Rachel Treisman

In response to the University’s announcement that it will name one of the new residential colleges after Benjamin Franklin, some students have adopted a different Franklin to stand in as the college’s namesake: legendary soul singer Aretha Franklin.

In a campuswide email Wednesday afternoon announcing the naming decision, University President Peter Salovey acknowledged Benjamin Franklin’s accomplishments in “the arts, the sciences, government and service to society.” Salovey wrote that Franklin was also selected as the college’s namesake because he is a “personal role model” to Charles Johnson ’54, whose $250 million donation toward the new colleges’ construction was the largest gift from a single donor in the University’s history. Within hours of the announcement, dissatisfied students began advocating for others to refer to the college as Aretha Franklin College, circulating blue-and-white flyers around campus and on social media bearing an image of the singer above the words “We Deserve R-E-S-P-E-C-T,” a reference to the singer’s 1967 hit. And at a town hall to address naming issues with Salovey on Thursday afternoon, dozens of students donned T-shirts and stickers bearing Aretha Franklin’s image. Aretha Franklin received an honorary degree from the University in 2010, as did Benjamin Franklin in 1753.

“I think that Benjamin Franklin is an empty signifier,” J. Ery Diaz ’16 said. “It doesn’t really symbolize what Yale says it does, and in that sense, Aretha Franklin is a much more powerful figure.”

The concept of Aretha Franklin College originated on the popular Facebook group “Overheard at Yale” shortly after Salovey’s announcement, said Yale Women’s Center Political Action Coordinator Rita Wang ’19. She added that the duality of the names, as well as the fact that both Franklins received honorary degrees, made for a strong connection. Wang also noted the significance of Aretha Franklin being a woman of color. Benjamin Franklin, as noted in Salovey’s email, was both a slave owner and an abolitionist in his lifetime.

The Women’s Center student board met Wednesday night after the announcement to discuss the “emotional climate” on campus and decided to fully promote Aretha Franklin College through flyers and social media, Wang said. The Center coordinated with other groups on campus, including the Afro-American Cultural Center, to create the campaign.

“We wanted to take power out of the Corporation’s hands by redefining what the name of the new college meant to us,” Women’s Center Head Coordinator Cassie Lignelli ’18 said. “The activist and larger Yale community pulled together in solidarity to generate a big response.”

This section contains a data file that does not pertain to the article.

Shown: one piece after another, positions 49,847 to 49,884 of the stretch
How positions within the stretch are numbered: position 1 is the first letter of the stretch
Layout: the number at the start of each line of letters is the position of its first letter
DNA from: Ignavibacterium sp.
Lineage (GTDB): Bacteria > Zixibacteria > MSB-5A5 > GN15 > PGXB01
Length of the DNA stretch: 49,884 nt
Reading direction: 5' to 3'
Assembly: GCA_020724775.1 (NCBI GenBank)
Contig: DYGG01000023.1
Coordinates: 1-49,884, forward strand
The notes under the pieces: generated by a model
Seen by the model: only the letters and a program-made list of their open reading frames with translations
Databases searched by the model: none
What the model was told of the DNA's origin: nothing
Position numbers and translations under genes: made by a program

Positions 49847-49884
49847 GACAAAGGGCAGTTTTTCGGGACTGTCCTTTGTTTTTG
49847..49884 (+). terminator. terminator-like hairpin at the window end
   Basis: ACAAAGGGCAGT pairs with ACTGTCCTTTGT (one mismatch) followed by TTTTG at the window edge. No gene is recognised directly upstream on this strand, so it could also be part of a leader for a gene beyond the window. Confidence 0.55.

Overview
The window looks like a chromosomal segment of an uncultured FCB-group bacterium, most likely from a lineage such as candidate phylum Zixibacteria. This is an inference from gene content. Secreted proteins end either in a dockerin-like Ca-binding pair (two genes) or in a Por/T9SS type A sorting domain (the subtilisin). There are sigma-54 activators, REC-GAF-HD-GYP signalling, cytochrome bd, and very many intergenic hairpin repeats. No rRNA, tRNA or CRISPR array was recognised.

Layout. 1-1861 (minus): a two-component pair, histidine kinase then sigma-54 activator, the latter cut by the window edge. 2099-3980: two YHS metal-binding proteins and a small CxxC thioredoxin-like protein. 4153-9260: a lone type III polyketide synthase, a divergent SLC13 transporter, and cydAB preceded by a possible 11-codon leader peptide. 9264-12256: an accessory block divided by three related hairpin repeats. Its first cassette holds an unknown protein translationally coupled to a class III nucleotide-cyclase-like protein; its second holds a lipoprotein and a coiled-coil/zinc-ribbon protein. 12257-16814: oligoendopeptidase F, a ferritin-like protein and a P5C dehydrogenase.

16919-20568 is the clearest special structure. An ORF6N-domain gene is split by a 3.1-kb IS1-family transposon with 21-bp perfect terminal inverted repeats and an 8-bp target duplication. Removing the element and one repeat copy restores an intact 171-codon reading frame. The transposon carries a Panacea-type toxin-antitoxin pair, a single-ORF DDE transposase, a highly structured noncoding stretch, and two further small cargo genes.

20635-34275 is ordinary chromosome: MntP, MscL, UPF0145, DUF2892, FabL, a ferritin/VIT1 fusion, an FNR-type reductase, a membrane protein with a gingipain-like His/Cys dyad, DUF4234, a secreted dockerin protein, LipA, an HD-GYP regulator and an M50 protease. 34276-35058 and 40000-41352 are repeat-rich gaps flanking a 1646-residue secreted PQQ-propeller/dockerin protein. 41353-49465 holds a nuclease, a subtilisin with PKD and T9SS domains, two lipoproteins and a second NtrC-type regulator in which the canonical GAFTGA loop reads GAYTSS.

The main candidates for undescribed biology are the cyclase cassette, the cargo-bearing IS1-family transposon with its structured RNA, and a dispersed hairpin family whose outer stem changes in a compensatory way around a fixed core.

Student support for the movement was evident through a statement published by the Women’s Center on Facebook late Wednesday night. As of Thursday evening, the statement had been signed by 45 different student groups or publications and garnered 513 likes.

“As students, we choose to honor Aretha Franklin,” the statement read. “She is an extraordinary musician, often called ‘the voice of the Civil Rights Movement,’ and was a recipient of an honorary degree from Yale in 2010. President Obama once said, ‘American history wells up when Aretha sings.’ Like Aretha, we’re just asking for the respect we deserve.”

The Women’s Center collaborated with Dwight Hall to quickly produce posters, stickers and over 200 T-shirts featuring the graphic of Aretha Franklin singing into a microphone above the reference to one of the singer’s most famous songs. The posters were hung in the early hours of Thursday morning, while the rest of the materials were produced in time for the town hall that occurred in Battell Chapel that afternoon. Neither the Women’s Center nor Dwight Hall would disclose how much money was put into the projects.

In addition to financial assistance, Dwight Hall loaned its cars to get Women’s Center members to a printing facility in time to distribute the stickers and T-shirts at the town hall, said Dwight Hall Co-Coordinator Briana Burroughs ’17.

“I think that this is the way that images and symbols work: they spread,” Diaz said. “What makes this so effective is that while Yale students don’t have $250 million, they do have the intellectual toolbox to create images that resonate with people.”

While the push to print Aretha Franklin-themed materials was primarily motivated by Thursday’s town hall, Burroughs said the student activist community will continue to mobilize. The movement is likely to have some longevity, said Diaz, because the “cultural exchange of symbols” has now intertwined Aretha Franklin with the new college’s identity.

“Yes, the Yale Corporation can decide to name colleges, but at the same time, names are only important if we decide to legitimize them,” Wang said. “We as students have decided not to legitimize Benjamin Franklin College, and we will recognize it as Aretha Franklin College.”

Aretha Franklin was the first woman inducted into the Rock and Roll Hall of Fame.

Correction, April 29: A previous version of this article misspelled the name of J. Ery Diaz ’16.